The models are all on the same page now, confirming that the Northwest...and particularly our coastal regions...will be dealing with a serious storm event. There are some unusual aspects of this storm I want to talk about and some misconceptions that need to be cleared up.
First, a storm this powerful in middle May is quite unusual, but not unprecedented.
Second, although the central pressure of this storm will be modest by winter standards (the current forecast is for around 992 mb), the differences in pressure that drive the winds will be first class. The reason? The environmental pressure...the pressure in the neighborhood... is relatively high (partially because of the season) and thus the difference of pressure between the low and its environment will be very large.
Bottom line: this storm has big coastal wind potential. (If you want to learn more about pressure gradients and winds, check the windstorm chapter of my NW weather book) It will not be the equal of the mega events (Dec 3-4, 2007, Inauguration Day Storm), but will be one of the strongest storms this year.
Third, the path of this storm is not right for a major windstorm over Puget Sound. To do so, the low would have to cross between the middle of Vancouver Island and the NE Olympic Peninsula. This low is too far offshore. But the zone of very large pressure gradient--located south of the low center-- will swing up along the Oregon and Washington coastlines, producing powerful winds. As I will show below, the strongest winds will hit the northern Oregon and southern Washington coastal zone. We are talking sustained winds of 35-60 kts, with gusts that could reach 70-80 kts. I would not be fishing out there tomorrow afternoon and evening, and I would not be surprised if some power outages occur along the coast. The NW interior of Washington (Whidbey, San Juans) will also be hit by strong winds...but nothing like the coast.
Finally, the fact that leaves are on the trees will make them more vulnerable to wind damage.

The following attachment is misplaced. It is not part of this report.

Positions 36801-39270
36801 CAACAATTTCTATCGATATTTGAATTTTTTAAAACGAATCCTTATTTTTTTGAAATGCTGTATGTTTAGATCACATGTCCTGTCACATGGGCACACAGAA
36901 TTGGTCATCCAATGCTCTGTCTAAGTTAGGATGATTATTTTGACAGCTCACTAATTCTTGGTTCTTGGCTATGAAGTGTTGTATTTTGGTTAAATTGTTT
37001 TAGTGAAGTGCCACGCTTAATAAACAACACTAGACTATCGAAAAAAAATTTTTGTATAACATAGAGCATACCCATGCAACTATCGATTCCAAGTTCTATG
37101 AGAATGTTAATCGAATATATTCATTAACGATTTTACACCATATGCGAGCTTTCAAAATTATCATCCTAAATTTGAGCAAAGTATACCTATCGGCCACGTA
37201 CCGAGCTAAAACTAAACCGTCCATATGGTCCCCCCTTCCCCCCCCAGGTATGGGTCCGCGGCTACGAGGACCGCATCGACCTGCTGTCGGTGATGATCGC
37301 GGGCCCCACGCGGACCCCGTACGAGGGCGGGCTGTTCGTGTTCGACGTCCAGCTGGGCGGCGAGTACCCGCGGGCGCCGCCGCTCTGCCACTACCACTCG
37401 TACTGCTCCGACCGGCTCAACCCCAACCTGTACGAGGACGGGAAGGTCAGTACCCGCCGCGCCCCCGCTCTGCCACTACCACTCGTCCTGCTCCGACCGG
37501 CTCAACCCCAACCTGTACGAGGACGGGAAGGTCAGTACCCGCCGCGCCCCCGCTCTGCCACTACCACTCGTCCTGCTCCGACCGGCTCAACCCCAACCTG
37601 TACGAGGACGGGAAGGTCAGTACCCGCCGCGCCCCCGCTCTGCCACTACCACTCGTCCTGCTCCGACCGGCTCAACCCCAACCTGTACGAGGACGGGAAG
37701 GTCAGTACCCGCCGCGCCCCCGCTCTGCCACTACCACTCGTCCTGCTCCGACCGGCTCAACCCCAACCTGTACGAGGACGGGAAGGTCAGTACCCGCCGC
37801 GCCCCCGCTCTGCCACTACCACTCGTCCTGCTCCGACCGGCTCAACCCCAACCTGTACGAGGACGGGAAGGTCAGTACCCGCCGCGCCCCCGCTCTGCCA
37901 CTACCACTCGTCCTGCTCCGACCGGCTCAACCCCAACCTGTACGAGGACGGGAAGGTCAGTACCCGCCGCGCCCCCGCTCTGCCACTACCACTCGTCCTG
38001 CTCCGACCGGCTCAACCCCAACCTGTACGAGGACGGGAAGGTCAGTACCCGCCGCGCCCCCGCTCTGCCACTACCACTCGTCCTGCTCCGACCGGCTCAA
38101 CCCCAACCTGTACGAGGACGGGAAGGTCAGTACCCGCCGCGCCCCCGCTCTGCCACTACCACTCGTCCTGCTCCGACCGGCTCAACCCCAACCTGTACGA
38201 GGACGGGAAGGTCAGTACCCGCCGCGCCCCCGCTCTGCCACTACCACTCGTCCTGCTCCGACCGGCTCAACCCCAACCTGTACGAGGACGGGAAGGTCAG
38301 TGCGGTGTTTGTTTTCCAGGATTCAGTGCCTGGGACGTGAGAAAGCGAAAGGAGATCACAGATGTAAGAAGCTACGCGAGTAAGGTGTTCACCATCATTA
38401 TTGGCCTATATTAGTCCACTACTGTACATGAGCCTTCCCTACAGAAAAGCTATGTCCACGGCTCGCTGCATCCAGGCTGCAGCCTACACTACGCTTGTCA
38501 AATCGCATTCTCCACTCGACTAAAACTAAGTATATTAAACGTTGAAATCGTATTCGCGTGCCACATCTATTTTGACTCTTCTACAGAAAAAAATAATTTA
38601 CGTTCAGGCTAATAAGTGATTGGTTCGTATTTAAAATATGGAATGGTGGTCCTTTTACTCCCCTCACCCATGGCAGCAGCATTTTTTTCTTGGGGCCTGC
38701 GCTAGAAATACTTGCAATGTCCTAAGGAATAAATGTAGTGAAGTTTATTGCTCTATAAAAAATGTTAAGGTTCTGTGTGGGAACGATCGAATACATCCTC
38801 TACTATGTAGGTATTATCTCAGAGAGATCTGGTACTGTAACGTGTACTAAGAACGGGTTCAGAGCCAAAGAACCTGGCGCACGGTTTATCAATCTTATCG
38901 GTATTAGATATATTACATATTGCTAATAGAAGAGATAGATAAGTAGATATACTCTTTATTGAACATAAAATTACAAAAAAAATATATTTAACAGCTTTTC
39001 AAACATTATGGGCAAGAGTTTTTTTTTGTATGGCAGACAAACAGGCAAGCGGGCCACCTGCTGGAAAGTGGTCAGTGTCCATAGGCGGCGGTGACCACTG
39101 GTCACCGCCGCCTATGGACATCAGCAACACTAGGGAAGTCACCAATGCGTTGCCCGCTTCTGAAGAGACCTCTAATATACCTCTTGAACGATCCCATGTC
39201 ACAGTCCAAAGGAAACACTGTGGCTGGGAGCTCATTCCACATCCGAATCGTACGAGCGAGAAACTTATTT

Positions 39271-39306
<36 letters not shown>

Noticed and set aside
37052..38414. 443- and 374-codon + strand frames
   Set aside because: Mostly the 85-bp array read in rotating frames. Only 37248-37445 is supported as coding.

It would be great time to head to coast to experience some real weather.
So let me show you the latest forecast output.
To start, here are the pressure forecasts from the UW WRF forecast model for 5 PM and 11 PM tomorrow (Wed) night. Very large pressure gradient along the southern flank of the storm, with the gradient concentrated in what we call the bent-back trough (a.k.a., the poisonous tale of the bent-back occlusion). The pressure gradient is largest over the offshore waters and sweeps northward along the Oregon and Washington coasts. The Puget Sound interior will get a piece of the action, but a small one (perhaps sustained winds of 20-30 kts). Coastal winds will start as southerlies and southeasterlies and then swing to westerly as the low moves northward. An associated front will move inland late in the afternoon, bringing moderate rain and colder air behind. (I won't even go into the rain and snow aspects).
Next the wind speed graphics at the same time. Impressive for a late season storm. Blacks are sustained 45 knot winds..with higher gusts. The Long Beach Peninsula is going to get nailed. I really hope that one of the TV stations sends one of their teams there. As the low moves northward the strong winds will follow (see second image)
Here is a close-up view of the winds over western Washington. As the low moves northward, winds in Georgia Strait will become strong, with sustained winds of 30-40 knots in some places. Residents of the San Juans and northern Whidbey Island should be ready for a modest blow.
Finally, there is something really weird about this storm in the satellite imagery. You can see the storm in the visible imagery (below), but it is completely unimpressive in the infrared (image). I can't remember seeing such a potentially strong storm have such a modest satellite imagery. Are we missing something? A reflection of the season?